Portal:Creationism
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Portal:Creationism

Introduction

Creationism is the religious belief that the universe and life originated "from specific acts of divine creation", as opposed to the scientific conclusion that they came about through natural processes. The first use of the term "creationist" to describe a proponent of creationism is found in an 1856 letter of Charles Darwin describing those who objected on religious grounds to the then emerging science of evolution. Creationism covers a spectrum of views including evolutionary creationism, a theological variant of theistic evolution which asserts that both evolutionary science and a belief in creation are true, but the term is commonly used for literal creationists who reject various aspects of science, and instead promote pseudoscientific beliefs.

Literal creationists base their beliefs on a fundamentalist reading of religious texts, including the creation myths found in Genesis and the Quran. For young Earth creationists, these beliefs are based on a literalist interpretation of the Genesis creation narrative and rejection of the scientific theory of evolution. Literalist creationists believe that evolution cannot adequately account for the history, diversity, and complexity of life on Earth. Pseudoscientific branches of creationism include creation science, flood geology, and intelligent design, as well as subsets of pseudoarchaeology, pseudohistory, and pseudolinguistics.

Selected article

Watchmaker analogy
Intelligent design (ID) is a form of creationism promulgated by the Discovery Institute. The Institute defines it as the proposition that "certain features of the universe and of living things are best explained by an intelligent cause, not an undirected process such as natural selection. It is a contemporary adaptation of the traditional teleological argument for the existence of God, presented by its advocates as "an evidence-based scientific theory about life's origins" rather than "a religious-based idea". The leading proponents of intelligent design are associated with the Discovery Institute, a politically conservative think tank, and believe the designer to be the Christian deity.

The scientific community states unequivocally that intelligent design is not science; many scientists and at least one major organization of science teachers have also termed it pseudoscience and some have termed it junk science. The U.S. National Academy of Sciences has stated that intelligent design "and other claims of supernatural intervention in the origin of life" are not science because they cannot be tested by experiment, do not generate any predictions, and propose no new hypotheses of their own. Intelligent design advocate Michael Behe has also testified, under oath, that there is no scientific evidence in support of the intelligent design hypothesis that has been published in peer-reviewed scientific journals.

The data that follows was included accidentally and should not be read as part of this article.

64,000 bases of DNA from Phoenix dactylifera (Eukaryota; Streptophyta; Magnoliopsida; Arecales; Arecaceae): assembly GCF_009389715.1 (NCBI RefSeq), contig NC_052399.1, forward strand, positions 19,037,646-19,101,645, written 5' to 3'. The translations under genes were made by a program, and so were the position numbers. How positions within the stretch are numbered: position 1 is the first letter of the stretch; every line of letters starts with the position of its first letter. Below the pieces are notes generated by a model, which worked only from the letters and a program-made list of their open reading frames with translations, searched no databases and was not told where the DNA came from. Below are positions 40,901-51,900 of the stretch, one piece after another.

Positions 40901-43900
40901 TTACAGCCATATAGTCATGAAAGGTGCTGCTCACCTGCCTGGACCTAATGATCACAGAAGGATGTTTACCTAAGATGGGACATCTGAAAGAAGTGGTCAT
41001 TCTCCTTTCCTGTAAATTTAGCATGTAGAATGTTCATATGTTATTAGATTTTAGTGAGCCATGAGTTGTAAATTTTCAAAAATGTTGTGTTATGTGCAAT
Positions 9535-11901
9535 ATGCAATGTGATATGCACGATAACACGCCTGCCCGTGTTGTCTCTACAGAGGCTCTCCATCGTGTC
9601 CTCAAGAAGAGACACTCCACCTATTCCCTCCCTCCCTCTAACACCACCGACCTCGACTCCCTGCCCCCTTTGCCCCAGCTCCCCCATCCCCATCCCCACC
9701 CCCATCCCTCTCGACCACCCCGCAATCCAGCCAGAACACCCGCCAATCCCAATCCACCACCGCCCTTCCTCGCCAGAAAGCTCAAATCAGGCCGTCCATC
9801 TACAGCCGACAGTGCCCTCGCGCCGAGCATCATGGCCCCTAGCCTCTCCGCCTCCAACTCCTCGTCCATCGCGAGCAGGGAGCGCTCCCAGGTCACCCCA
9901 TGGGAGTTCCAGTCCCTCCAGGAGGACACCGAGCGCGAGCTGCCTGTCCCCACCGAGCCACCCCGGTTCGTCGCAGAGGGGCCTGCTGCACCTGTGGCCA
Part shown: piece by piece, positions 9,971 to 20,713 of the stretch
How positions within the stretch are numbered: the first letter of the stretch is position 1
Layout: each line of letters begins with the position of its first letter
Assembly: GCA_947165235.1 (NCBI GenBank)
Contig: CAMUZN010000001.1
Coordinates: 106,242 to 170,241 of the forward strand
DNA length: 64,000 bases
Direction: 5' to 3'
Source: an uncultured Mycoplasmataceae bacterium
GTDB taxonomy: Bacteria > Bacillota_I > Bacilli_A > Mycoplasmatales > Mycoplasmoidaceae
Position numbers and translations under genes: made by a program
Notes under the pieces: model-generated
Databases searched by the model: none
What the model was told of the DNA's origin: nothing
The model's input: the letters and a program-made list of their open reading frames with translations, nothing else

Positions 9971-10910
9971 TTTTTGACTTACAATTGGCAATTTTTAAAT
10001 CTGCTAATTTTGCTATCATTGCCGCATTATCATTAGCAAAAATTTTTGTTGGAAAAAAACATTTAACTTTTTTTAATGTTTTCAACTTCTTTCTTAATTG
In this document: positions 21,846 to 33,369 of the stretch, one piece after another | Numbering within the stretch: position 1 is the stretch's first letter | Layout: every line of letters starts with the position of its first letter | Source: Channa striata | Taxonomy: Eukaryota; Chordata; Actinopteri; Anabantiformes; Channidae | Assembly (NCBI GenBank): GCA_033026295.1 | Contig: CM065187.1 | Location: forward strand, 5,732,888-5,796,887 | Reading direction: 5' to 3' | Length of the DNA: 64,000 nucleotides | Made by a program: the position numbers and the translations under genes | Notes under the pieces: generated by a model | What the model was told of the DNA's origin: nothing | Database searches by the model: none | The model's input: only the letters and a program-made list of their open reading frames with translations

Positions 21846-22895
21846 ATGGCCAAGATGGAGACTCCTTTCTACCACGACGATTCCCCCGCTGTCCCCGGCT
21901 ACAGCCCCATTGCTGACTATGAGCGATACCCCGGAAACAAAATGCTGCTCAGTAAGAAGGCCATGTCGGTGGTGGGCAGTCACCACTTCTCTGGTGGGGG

Selected biography

Phillip E. Johnson (born 18 June 1940) is a retired UC Berkeley law professor and author. He became a born-again Christian while a tenured professor and is considered the father of the intelligent design movement. A critic of what he calls "Darwinism" and "scientific materialism", Johnson rejects evolution in favor of neocreationist views known as intelligent design. He was a co-founder of the Discovery Institute's Center for Science and Culture (CSC) and is credited with establishing the wedge strategy, which aims to change public opinion and scientific consensus, and seeks to convince the scientific community to allow a role for God in scientific theory (a position he terms theistic realism).

Working through the Center for Science and Culture Johnson wrote the early draft language of the Santorum Amendment, which encouraged a "Teach the Controversy" approach to evolution in public school education, a theme now common to the intelligent design movement. Most of the scientific community dismisses Johnson's opinions as pseudoscience.

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